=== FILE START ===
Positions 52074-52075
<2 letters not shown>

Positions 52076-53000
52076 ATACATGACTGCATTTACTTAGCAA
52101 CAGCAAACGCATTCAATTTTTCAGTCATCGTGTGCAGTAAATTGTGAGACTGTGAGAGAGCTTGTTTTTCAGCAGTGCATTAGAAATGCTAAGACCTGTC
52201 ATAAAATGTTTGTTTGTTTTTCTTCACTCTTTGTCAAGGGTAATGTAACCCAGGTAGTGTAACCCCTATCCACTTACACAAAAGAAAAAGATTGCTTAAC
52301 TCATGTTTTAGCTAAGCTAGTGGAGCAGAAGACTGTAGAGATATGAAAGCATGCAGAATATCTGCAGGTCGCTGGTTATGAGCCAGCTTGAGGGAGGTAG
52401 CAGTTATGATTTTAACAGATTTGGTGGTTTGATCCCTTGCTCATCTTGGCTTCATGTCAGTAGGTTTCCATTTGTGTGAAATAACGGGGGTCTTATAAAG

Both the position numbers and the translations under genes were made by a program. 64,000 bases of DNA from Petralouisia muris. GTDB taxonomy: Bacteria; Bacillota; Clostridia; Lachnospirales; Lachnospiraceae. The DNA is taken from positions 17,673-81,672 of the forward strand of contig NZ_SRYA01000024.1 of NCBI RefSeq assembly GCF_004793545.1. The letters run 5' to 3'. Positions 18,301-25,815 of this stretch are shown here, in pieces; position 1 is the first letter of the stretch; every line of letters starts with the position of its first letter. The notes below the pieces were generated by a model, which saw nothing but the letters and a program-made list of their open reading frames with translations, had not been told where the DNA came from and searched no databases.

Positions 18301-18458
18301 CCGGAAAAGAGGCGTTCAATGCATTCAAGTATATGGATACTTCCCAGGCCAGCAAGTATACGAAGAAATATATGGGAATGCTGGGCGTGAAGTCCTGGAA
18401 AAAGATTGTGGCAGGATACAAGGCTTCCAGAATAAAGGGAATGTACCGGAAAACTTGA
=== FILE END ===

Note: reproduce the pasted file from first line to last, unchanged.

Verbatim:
Positions 52074-52075
<2 letters not shown>

Positions 52076-53000
52076 ATACATGACTGCATTTACTTAGCAA
52101 CAGCAAACGCATTCAATTTTTCAGTCATCGTGTGCAGTAAATTGTGAGACTGTGAGAGAGCTTGTTTTTCAGCAGTGCATTAGAAATGCTAAGACCTGTC
52201 ATAAAATGTTTGTTTGTTTTTCTTCACTCTTTGTCAAGGGTAATGTAACCCAGGTAGTGTAACCCCTATCCACTTACACAAAAGAAAAAGATTGCTTAAC
52301 TCATGTTTTAGCTAAGCTAGTGGAGCAGAAGACTGTAGAGATATGAAAGCATGCAGAATATCTGCAGGTCGCTGGTTATGAGCCAGCTTGAGGGAGGTAG
52401 CAGTTATGATTTTAACAGATTTGGTGGTTTGATCCCTTGCTCATCTTGGCTTCATGTCAGTAGGTTTCCATTTGTGTGAAATAACGGGGGTCTTATAAAG

Both the position numbers and the translations under genes were made by a program. 64,000 bases of DNA from Petralouisia muris. GTDB taxonomy: Bacteria; Bacillota; Clostridia; Lachnospirales; Lachnospiraceae. The DNA is taken from positions 17,673-81,672 of the forward strand of contig NZ_SRYA01000024.1 of NCBI RefSeq assembly GCF_004793545.1. The letters run 5' to 3'. Positions 18,301-25,815 of this stretch are shown here, in pieces; position 1 is the first letter of the stretch; every line of letters starts with the position of its first letter. The notes below the pieces were generated by a model, which saw nothing but the letters and a program-made list of their open reading frames with translations, had not been told where the DNA came from and searched no databases.

Positions 18301-18458
18301 CCGGAAAAGAGGCGTTCAATGCATTCAAGTATATGGATACTTCCCAGGCCAGCAAGTATACGAAGAAATATATGGGAATGCTGGGCGTGAAGTCCTGGAA
18401 AAAGATTGTGGCAGGATACAAGGCTTCCAGAATAAAGGGAATGTACCGGAAAACTTGA